Around twenty years ago, a challenge was laid down to international law by those writing at the critical periphery of the discipline; a challenge that has yet to find satisfactory response. Although often (mistakenly) characterised as nihilist, this book seeks to recast it in positive terms; to pose the question of what – if anything – is left of international law and ethics if we accept both that apolitical rules are impossible and that the values that must – inevitably – be used to justify them are irreducibly, radically subjective. After detailed analyses of different political and international legal philosophers who have confronted this issue, the answer is located in a “turn to literature” and a rehabilitation of the ancient notion of rhetoric.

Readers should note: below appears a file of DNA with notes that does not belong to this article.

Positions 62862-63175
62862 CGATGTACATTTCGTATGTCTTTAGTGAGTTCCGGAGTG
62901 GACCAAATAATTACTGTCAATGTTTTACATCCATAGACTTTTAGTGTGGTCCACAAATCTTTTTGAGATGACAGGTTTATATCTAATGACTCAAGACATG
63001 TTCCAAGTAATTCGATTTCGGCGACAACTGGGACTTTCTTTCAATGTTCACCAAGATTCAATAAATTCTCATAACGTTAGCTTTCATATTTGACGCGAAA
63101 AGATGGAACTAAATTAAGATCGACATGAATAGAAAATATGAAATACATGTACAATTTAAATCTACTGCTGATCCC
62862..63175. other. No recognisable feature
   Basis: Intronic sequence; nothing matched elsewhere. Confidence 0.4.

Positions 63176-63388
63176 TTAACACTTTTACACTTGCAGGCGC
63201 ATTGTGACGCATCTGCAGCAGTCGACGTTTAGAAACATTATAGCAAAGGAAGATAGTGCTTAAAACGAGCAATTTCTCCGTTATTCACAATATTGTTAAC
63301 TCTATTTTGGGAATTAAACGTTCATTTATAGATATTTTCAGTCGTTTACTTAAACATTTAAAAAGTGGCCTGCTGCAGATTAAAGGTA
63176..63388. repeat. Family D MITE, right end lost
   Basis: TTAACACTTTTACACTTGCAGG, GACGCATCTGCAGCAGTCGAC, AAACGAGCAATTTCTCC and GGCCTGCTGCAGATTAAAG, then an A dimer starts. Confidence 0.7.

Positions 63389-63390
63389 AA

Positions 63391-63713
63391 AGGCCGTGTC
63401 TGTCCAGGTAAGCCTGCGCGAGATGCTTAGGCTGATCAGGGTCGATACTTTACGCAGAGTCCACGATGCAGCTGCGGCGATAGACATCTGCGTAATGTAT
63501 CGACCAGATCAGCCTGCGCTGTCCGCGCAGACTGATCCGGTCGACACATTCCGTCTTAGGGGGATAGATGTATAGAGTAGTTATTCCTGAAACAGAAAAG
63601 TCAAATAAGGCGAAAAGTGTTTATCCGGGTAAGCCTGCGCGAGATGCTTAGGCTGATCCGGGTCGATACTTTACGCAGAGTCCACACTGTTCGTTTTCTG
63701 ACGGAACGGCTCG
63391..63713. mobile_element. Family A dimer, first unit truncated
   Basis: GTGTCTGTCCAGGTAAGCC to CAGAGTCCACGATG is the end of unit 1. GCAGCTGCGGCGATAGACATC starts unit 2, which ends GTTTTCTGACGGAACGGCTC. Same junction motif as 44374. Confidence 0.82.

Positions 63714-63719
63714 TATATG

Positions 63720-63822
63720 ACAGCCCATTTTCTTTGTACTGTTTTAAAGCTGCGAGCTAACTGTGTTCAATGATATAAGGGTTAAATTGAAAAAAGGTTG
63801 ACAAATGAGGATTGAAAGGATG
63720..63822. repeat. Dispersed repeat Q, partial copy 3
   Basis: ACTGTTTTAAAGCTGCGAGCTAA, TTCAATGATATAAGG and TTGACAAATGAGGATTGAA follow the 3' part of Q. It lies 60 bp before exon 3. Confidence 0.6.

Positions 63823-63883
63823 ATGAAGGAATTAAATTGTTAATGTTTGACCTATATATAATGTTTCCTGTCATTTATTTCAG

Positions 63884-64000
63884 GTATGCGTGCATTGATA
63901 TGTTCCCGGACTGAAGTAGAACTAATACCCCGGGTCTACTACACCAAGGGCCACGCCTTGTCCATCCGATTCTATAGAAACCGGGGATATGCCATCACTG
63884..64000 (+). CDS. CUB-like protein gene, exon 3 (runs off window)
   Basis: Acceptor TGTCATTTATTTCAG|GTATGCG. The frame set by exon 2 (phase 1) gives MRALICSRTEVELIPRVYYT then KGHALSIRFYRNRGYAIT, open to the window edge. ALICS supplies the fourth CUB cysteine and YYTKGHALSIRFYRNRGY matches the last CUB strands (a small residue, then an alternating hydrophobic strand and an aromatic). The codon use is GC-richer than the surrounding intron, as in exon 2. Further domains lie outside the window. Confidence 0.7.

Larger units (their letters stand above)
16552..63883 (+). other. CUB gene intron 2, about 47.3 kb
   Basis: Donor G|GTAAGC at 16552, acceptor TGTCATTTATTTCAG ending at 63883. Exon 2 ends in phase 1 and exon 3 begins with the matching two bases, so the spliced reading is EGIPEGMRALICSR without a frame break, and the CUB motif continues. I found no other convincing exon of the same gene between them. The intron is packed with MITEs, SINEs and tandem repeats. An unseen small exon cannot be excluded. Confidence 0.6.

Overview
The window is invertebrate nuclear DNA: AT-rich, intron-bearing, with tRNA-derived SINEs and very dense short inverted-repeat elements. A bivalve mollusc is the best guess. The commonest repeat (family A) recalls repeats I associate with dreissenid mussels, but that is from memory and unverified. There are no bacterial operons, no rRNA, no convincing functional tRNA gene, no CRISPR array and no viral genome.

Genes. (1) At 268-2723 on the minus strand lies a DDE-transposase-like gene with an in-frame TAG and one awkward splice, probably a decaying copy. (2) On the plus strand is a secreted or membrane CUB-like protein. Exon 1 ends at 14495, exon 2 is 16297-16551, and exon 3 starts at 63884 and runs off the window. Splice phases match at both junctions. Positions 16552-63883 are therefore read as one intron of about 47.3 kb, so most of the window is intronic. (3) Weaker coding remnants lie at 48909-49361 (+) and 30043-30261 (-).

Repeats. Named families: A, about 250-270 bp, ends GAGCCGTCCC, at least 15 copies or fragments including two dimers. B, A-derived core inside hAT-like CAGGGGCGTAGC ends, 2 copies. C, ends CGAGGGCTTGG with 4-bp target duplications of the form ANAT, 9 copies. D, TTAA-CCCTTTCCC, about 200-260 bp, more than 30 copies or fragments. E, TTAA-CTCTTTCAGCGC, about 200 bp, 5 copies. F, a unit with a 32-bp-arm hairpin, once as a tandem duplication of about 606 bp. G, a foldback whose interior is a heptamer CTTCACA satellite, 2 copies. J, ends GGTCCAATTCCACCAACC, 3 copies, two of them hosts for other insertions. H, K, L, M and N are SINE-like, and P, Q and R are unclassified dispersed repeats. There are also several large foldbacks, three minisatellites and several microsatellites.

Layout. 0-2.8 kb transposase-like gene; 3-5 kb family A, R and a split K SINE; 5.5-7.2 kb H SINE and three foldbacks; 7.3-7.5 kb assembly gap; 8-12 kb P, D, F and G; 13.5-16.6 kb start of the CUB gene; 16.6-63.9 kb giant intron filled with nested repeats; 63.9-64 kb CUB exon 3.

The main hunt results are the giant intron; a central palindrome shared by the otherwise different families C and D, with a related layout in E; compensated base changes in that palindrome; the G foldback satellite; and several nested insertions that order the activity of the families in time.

|Number of pages||440|
|Publication status||Published - 2011|
|Name||The Erik Castrén Institute Monographs on International Law and Human Rights|